American Alpine Jounrna and Accidents in North American Climbing

Lawrence George Coveney, 1898-1981

  • In Memoriam
  • Climb Year:
  • Publication Year: 1982


Lawrence was a man of many interests. In addition to a successful business career and a lifelong love of music and literature, he was an enthusiastic outdoors man and mountaineer. His death on July 27, 1981 after a short illness was a great loss to the mountain climbing fraternity.

Lawrence started rock climbing in the 1930s with Appalachian Mountain Club members who were pioneering the sport in the Hudson Highlands. Later he was involved in the development of the first routes in the Shawangunks. The limited time off available to businessmen during the Great Depression restricted long trips for many years. However, he managed to climb in the Tetons and the Bugaboos, making one first ascent and several second ascents in the latter. He was a member of the party which made the first free climb of the Devil’s Tower and took part in the first climbs of the Needles in the Black Hills.

The love of mountaineering continued throughout Lawrence’s life as excerpts from his climbing record show. When nearly 60, he climbed the Mischabel Dom (highest mountain completely within Switzerland) with the vigor of a man half his age despite recent back surgery. At the end of the trip, he enthusiastically remarked that his back never felt better! At the age of 70, he took part in the Alpine Club of Canada camp in the Mount Steele area of the Yukon Territory. Only a few years before his death, he climbed one of the best 5.7s in the Gunks.

Lawrence was elected to membership in the American Alpine Club in 1945. His organizational ability was recognized when he was elected to the Council in 1954. After serving as Secretary and Vice-President, he became President from 1965 to 1967. During his term, one of his chief interests was the encouragement and development of the younger, active climbers in the Club. As a member, Secretary, Vice-President and President, he served as a bridge between various segments of the Club, old and young, East and West. Prior to holding these offices, Lawrence had been Chairman of the New York Chapter of the Appalachian Mountain Club in 1944 and 1945.

Born in northeastern Pennsylvania, Lawrence went from the local high school to Pennsylvania State College. There, among other things, he was on the varsity debating team, a skill he retained in later years as many of his friends can testify. His college career was interrupted by World War I during which he trained as an Army Air Corps pilot although the war ended before he saw combat service. His business career centered on foreign trade. After positions in a number of export- import firms, he finished his working life as Executive Director of the Intercontinental Trading Corporation. In connection with his business, he contributed his services to the Economic Warfare Board, the New York Export Managers Club and various committees of the National Foreign Trade Council.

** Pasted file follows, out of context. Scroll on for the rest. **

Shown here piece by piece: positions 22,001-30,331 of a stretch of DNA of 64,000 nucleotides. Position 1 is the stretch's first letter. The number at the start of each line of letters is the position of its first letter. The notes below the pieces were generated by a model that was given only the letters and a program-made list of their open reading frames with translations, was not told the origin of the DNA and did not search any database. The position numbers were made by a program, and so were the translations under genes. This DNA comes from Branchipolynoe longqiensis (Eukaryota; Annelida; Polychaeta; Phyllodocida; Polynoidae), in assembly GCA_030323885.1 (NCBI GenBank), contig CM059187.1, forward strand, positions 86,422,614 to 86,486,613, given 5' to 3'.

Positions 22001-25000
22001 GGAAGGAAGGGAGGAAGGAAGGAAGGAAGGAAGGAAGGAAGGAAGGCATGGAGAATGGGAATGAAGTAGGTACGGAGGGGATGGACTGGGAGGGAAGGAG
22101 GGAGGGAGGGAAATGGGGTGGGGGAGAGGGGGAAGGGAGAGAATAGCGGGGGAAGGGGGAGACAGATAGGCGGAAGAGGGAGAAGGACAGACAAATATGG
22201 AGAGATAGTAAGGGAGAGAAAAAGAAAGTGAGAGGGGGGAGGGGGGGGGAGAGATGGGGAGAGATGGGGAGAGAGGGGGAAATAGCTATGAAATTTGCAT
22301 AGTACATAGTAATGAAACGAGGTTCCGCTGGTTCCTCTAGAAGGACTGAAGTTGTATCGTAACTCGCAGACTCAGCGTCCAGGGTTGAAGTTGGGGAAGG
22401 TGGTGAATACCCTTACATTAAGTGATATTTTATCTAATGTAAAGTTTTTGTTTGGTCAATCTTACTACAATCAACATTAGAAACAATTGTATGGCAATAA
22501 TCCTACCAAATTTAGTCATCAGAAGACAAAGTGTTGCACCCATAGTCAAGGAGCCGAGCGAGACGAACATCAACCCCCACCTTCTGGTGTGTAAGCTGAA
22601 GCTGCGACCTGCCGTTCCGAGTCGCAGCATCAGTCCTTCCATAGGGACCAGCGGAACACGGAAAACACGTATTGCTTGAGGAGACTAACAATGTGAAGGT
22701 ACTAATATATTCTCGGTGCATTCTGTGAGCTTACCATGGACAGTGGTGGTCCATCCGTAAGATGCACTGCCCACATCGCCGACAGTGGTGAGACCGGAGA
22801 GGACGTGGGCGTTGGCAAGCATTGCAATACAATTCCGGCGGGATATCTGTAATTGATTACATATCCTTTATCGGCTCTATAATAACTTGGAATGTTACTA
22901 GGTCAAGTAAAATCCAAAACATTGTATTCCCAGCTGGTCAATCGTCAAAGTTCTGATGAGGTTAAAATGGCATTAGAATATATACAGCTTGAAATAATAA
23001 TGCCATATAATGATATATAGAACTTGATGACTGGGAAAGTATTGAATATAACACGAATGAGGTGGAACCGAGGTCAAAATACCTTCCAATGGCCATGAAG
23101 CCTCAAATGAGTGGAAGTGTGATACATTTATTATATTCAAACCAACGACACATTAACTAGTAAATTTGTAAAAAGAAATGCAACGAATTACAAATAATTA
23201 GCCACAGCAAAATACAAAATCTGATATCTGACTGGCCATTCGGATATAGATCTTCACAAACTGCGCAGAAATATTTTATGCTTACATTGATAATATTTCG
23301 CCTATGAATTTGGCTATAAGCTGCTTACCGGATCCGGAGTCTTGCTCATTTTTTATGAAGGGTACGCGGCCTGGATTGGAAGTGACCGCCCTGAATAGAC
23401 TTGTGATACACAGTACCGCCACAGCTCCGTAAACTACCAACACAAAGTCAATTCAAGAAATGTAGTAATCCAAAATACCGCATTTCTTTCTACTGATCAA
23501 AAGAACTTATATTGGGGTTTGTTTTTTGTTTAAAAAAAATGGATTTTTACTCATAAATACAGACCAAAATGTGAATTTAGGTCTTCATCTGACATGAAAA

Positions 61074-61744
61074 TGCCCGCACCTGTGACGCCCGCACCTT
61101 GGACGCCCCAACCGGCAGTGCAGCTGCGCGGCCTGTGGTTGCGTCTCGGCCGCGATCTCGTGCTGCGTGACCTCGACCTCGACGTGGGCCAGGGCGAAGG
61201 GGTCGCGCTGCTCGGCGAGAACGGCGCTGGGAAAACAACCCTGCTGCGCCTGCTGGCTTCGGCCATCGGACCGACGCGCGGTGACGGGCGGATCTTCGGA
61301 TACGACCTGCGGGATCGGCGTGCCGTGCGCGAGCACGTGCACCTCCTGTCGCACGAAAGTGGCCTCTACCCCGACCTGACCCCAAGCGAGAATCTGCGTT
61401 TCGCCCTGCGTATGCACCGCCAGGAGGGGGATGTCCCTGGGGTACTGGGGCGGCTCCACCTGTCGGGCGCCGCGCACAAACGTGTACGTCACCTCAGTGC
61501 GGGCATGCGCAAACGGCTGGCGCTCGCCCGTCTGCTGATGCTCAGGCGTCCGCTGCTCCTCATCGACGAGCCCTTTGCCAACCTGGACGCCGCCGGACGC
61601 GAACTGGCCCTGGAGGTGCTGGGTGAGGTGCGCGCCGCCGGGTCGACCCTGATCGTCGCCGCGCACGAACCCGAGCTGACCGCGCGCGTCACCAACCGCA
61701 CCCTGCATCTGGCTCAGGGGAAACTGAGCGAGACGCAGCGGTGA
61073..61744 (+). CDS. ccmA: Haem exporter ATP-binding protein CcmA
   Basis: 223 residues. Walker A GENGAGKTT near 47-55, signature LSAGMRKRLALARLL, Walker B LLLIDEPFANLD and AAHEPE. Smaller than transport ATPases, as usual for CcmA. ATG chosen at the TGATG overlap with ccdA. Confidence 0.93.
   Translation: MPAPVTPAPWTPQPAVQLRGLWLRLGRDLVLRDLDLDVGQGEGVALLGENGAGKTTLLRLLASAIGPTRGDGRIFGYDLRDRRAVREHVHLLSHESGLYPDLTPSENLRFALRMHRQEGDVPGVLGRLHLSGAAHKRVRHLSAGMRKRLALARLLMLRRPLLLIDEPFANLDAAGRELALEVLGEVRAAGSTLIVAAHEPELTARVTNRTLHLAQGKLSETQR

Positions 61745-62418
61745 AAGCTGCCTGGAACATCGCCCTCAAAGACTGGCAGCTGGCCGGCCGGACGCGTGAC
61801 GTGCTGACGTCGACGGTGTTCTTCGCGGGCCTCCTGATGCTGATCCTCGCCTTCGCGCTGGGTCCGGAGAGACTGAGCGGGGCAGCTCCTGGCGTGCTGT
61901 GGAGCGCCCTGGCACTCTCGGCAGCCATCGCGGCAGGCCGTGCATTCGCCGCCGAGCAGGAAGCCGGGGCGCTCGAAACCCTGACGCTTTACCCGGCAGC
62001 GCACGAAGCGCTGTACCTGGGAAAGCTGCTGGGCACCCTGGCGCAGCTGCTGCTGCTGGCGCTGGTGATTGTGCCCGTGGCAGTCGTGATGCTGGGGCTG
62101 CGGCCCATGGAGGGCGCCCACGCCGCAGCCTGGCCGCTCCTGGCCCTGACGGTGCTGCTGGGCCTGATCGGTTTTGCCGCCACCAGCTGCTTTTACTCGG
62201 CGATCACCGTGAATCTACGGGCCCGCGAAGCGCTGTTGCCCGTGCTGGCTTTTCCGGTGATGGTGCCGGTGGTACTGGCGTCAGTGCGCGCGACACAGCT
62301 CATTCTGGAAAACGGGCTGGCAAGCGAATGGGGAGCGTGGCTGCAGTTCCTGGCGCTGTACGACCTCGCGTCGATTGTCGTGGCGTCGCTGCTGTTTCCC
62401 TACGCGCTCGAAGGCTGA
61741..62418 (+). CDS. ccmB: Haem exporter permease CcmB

In 1941, Lawrence married Marguerite Schnellbacher, an American Alpine Club member whom he had met on skiing and climbing trips. Their daughter, Lelia Coveney, now lives in Colorado. After his retirement, Lawrence and Marguerite moved from New Jersey to South Royalton, Vermont. In their comfortable, modernized farm house Lawrence enjoyed his retirement years and, on numerous occasions, played host to Council meetings. Marguerite died in 1962.

Lawrence married Marion Wood Wallace in 1964. They left the Vermont farm in February 1980 and moved to a center near Philadelphia where full-service living and health services were available. Marion died a short time after they moved.

Lawrence was a good companion on any trip. He never put self above the interests of the party—he was ready to do his share and more.

His organizational talents always helped keep things on track but he was no martinet—he was always tolerant of the failings of others. We fondly remember the happy expeditions of which he was a part. His death is a great loss to all his friends.

Frank Cary, Percy Olton, Fritz Wiessner

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